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the three mutually exclusive goals of programming

This is a discussion on the three mutually exclusive goals of programming within the General Discussions forums, part of the Community Boards category; Originally Posted by Mario F. I don't understand what you mean by "no hardware". But does it matter if I ...

  1. #16
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    Quote Originally Posted by Mario F. View Post
    I don't understand what you mean by "no hardware". But does it matter if I don't? What can possibly exist in every software development project ever written that makes it true that no code can be both simple, fast and quick to write? If we are ready to accept this, we need to identify the causes. Otherwise we are dealing with an unproven statement.

    Laserlight makes an interesting point about trade-offs. It's a well known problem in programming. But these don't exist everywhere, or are always relevant if they do (in which case the terms "fast", "simple" and "quick" assume different meanings). So the simple matter of fact is that the way the saying on your OP is constructed makes it very easy to write it off as being false.
    At one time almost everything was done in software. There were no graphics accelerators or sound chips.
    Machines were so slow and small, that some things could only be done in assemby language.

    Also, it wouln't apply to every program, of course.

    I imagine it applied to projects where all three considerations were either critical or very important.

  2. #17
    (?<!re)tired Mario F.'s Avatar
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    Quote Originally Posted by megafiddle View Post
    At one time almost everything was done in software. There were no graphics accelerators or sound chips.
    Machines were so slow and small, that some things could only be done in assemby language.
    So you mean almost everything was done in hardware.
    The programmer’s wife tells him: “Run to the store and pick up a loaf of bread. If they have eggs, get a dozen.”
    The programmer comes home with 12 loaves of bread.


    Originally Posted by brewbuck:
    Reimplementing a large system in another language to get a 25% performance boost is nonsense. It would be cheaper to just get a computer which is 25% faster.

  3. #18
    and the hat of wrongness Salem's Avatar
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    You're not thinking of this are you?
    Project triangle - Wikipedia, the free encyclopedia
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    No, but that does looks like the same type thing. One was likely derived from the other.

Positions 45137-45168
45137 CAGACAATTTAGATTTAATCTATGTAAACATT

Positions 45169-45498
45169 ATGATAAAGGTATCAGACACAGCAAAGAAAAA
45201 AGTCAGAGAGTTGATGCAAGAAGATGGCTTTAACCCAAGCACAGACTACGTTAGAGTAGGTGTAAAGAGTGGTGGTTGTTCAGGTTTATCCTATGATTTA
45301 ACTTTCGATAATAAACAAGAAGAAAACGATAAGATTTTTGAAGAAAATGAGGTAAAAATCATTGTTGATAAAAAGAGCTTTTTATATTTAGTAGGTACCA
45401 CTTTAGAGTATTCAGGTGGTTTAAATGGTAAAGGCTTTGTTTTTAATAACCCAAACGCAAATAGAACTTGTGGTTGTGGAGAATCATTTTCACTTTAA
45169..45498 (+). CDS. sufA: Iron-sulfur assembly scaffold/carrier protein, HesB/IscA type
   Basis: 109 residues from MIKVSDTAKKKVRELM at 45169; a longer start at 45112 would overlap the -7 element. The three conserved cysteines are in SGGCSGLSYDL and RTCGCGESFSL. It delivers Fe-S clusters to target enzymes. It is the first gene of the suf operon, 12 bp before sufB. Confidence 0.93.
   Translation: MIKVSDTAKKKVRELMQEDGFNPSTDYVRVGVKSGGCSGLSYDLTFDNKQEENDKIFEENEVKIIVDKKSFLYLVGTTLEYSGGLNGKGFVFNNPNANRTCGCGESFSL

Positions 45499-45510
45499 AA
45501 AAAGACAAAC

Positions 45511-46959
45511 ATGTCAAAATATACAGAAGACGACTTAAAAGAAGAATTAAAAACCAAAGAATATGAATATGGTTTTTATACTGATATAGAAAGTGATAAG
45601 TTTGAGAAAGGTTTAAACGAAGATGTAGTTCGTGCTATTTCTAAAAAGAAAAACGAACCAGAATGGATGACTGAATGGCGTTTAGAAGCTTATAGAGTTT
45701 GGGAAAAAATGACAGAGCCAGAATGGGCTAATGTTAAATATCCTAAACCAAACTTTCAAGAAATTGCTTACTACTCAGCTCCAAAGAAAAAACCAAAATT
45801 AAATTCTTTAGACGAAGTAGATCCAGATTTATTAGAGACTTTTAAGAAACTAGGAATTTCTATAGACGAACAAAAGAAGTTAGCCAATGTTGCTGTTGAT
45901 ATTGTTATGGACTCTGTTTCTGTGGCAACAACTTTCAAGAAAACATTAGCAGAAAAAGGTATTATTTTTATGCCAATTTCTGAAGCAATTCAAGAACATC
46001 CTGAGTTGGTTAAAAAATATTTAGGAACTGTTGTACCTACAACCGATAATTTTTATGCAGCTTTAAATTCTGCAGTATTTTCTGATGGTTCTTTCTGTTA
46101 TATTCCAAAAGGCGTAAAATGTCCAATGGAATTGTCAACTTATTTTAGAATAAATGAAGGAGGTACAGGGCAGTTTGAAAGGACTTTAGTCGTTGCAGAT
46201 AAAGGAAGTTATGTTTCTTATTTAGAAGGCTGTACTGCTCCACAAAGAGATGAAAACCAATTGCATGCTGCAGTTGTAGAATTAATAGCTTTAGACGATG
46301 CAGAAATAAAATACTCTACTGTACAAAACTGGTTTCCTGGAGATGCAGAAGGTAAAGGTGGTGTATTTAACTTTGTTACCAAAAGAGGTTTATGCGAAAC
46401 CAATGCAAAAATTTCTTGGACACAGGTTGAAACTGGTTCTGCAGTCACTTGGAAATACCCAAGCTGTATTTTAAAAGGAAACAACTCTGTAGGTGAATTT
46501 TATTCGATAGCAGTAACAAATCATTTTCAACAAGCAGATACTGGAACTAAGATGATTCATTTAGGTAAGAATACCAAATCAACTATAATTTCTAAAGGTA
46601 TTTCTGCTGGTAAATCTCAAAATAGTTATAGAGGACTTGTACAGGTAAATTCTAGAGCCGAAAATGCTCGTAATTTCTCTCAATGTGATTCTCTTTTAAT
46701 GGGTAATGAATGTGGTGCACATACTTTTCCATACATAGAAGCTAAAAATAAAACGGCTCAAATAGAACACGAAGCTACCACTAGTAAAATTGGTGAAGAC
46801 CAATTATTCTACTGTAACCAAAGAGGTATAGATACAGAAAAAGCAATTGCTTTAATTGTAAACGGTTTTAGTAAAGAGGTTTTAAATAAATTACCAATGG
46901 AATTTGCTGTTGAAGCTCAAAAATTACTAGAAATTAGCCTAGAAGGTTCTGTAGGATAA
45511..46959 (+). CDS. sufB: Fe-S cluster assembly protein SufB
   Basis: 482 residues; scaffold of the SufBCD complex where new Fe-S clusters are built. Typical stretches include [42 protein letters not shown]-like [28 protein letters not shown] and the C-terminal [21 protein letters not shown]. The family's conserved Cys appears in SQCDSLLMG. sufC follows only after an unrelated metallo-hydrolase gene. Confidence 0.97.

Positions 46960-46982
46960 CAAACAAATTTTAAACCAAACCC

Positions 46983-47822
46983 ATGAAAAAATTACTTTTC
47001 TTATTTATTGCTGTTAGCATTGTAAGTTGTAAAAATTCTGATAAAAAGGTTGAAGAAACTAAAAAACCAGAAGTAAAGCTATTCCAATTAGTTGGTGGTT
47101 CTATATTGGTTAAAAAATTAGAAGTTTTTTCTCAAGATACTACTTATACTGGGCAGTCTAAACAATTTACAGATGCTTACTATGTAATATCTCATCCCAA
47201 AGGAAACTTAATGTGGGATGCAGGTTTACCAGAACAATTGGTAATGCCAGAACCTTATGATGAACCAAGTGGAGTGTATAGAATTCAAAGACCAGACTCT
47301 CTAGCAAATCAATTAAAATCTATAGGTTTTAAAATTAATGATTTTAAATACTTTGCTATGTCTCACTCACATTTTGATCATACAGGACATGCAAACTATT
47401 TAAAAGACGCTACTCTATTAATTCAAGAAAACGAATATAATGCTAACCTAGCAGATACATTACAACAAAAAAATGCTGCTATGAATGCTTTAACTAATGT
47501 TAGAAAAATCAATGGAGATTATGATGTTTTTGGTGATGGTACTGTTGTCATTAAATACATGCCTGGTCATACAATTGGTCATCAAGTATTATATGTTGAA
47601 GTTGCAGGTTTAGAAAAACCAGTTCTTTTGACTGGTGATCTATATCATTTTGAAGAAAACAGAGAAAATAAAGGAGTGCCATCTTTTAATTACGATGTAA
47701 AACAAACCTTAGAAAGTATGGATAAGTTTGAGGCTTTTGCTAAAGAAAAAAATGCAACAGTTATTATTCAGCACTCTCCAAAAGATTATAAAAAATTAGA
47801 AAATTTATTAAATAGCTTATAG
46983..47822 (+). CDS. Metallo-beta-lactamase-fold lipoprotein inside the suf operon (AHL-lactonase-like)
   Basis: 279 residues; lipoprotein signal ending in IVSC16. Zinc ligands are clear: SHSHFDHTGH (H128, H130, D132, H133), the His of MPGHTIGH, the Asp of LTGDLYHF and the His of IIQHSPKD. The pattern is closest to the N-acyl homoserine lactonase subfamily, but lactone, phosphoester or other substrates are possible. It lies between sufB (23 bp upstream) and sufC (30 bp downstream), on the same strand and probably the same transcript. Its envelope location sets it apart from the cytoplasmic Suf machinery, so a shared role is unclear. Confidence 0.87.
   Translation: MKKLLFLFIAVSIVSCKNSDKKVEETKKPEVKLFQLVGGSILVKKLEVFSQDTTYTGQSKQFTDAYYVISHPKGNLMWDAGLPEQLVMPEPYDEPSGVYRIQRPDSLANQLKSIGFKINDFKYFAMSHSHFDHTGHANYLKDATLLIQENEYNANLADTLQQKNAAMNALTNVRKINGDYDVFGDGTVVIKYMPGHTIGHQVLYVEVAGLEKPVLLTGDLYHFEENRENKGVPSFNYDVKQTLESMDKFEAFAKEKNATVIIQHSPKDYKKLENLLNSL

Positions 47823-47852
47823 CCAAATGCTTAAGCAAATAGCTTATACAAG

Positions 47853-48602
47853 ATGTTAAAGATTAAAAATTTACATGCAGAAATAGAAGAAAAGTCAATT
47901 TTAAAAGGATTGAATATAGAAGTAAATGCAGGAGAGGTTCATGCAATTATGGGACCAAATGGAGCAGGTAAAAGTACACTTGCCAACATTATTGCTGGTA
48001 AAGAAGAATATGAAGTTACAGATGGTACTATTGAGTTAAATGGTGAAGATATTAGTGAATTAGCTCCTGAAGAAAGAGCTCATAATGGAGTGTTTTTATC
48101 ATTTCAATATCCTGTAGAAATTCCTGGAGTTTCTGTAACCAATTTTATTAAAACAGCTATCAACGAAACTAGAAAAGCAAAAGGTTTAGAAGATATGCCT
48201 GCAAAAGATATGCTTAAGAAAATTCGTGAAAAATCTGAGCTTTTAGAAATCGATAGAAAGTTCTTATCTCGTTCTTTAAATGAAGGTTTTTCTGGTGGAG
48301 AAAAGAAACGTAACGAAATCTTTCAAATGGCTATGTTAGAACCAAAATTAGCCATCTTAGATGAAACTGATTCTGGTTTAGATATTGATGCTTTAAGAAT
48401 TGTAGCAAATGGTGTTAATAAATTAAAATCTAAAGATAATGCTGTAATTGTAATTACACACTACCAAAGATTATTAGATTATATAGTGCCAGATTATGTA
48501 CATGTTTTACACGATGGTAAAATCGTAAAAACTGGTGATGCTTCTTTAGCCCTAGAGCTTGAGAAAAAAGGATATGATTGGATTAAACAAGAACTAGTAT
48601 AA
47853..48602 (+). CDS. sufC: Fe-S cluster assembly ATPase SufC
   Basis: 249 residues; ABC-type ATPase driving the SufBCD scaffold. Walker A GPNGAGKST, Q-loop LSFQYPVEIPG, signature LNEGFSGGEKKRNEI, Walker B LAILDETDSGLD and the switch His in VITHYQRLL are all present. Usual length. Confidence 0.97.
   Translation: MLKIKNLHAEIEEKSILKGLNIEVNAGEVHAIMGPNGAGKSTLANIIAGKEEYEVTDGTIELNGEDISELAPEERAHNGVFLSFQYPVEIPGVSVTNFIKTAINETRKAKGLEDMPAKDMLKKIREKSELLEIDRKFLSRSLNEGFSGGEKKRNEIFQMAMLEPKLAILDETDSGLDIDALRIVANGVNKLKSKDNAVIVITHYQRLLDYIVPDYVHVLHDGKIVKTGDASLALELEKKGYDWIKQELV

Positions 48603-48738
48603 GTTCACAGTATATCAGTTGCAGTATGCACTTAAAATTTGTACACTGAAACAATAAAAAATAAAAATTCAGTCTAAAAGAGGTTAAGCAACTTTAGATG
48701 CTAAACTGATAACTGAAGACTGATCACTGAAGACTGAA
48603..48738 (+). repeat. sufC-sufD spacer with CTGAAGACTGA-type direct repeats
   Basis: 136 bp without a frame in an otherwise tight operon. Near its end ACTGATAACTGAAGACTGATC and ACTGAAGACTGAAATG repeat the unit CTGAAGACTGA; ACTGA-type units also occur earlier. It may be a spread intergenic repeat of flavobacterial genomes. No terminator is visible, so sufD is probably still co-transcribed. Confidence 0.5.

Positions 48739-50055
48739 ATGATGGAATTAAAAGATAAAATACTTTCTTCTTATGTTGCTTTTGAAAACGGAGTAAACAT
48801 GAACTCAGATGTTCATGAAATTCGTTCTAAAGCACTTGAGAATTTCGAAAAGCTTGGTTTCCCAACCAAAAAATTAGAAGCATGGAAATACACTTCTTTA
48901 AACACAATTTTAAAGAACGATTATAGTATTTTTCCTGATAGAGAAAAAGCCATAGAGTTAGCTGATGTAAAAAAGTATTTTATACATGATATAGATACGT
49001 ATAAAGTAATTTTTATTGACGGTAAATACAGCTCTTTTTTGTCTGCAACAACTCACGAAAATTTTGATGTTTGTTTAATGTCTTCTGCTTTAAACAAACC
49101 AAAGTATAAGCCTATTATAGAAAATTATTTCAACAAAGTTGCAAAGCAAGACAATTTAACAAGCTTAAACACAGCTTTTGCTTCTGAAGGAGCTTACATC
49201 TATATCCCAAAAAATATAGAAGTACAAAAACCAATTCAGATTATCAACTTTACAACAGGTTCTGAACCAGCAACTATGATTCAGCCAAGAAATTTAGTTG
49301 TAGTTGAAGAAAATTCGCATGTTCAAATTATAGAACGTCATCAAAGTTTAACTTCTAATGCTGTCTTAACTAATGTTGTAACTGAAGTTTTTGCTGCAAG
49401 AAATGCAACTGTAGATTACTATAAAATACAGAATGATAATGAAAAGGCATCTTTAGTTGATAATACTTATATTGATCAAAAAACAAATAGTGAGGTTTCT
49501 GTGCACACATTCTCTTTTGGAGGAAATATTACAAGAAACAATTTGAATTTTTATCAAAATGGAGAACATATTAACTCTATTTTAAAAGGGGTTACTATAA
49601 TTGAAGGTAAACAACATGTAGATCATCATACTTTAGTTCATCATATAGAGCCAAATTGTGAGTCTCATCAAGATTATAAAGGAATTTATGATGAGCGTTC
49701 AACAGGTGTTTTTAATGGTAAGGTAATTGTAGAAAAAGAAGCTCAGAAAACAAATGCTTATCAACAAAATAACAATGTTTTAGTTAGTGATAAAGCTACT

Just something the software guys at one place I worked used to talk about.
    Their projects were fairly large, and the "triangle" seemed to be a constant consideration.

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    Then, quite frankly, they were worried about all the wrong stuff.

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    Code:
    #include <stdio.h>
    
    int main(void)
    {
        puts("Hello world!");
        return 0;
    }
    It's small (4 lines of code plus two lines with brackets).
    It's fast. You won't find anything too much quicker at outputting text than the stdio functions.
    It was quick to develop. It took much well under a minute to type.

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    Quote Originally Posted by megafiddle View Post
    Indeed.

    How much incredibly sluggish code might be out there, and no one notices?
    Quite literally ... tons of it.

    What passes for efficient code today --especially with 3rd party abstractions and object oriented programming-- isn't efficient at all. Software overhead (also called "bloat") has become an accepted fact of life, especially in "managed" languages like C# and Java... There was a time when people were refusing to install Visual Basic code because of all the DLLs that came with it, essentially duplicating functions already on their systems. These days we install monstrosities like .NET and Java runtimes that are 10 times as big without a second thought. Every CPU cycle uses time, but that's not even a consideration these days...

    Fast machines do free up a programmer to concentrate on things other than speed.
    Sometimes.
    Yes they do... but they also lead to "stuff we couldn't do before" which can be a good thing. Consider things like high definition video, multi-channel audio and enormously complex scientific code. But just as often they lead to crap like Borland's Delphi wich sucked up a full megabyte of memory just to play a single midi file in MCI... Bloatware is no joke, but we seem increasingly unlikely to even care how big our code gets. What the heck... memory is cheap and CPUs are fast, just pound it out and get it working in the shortest time possible.

    This triangle of yours is a balancing act...
    The goal is to get working code that is reasonably stable into the hands of users as quickly as possible...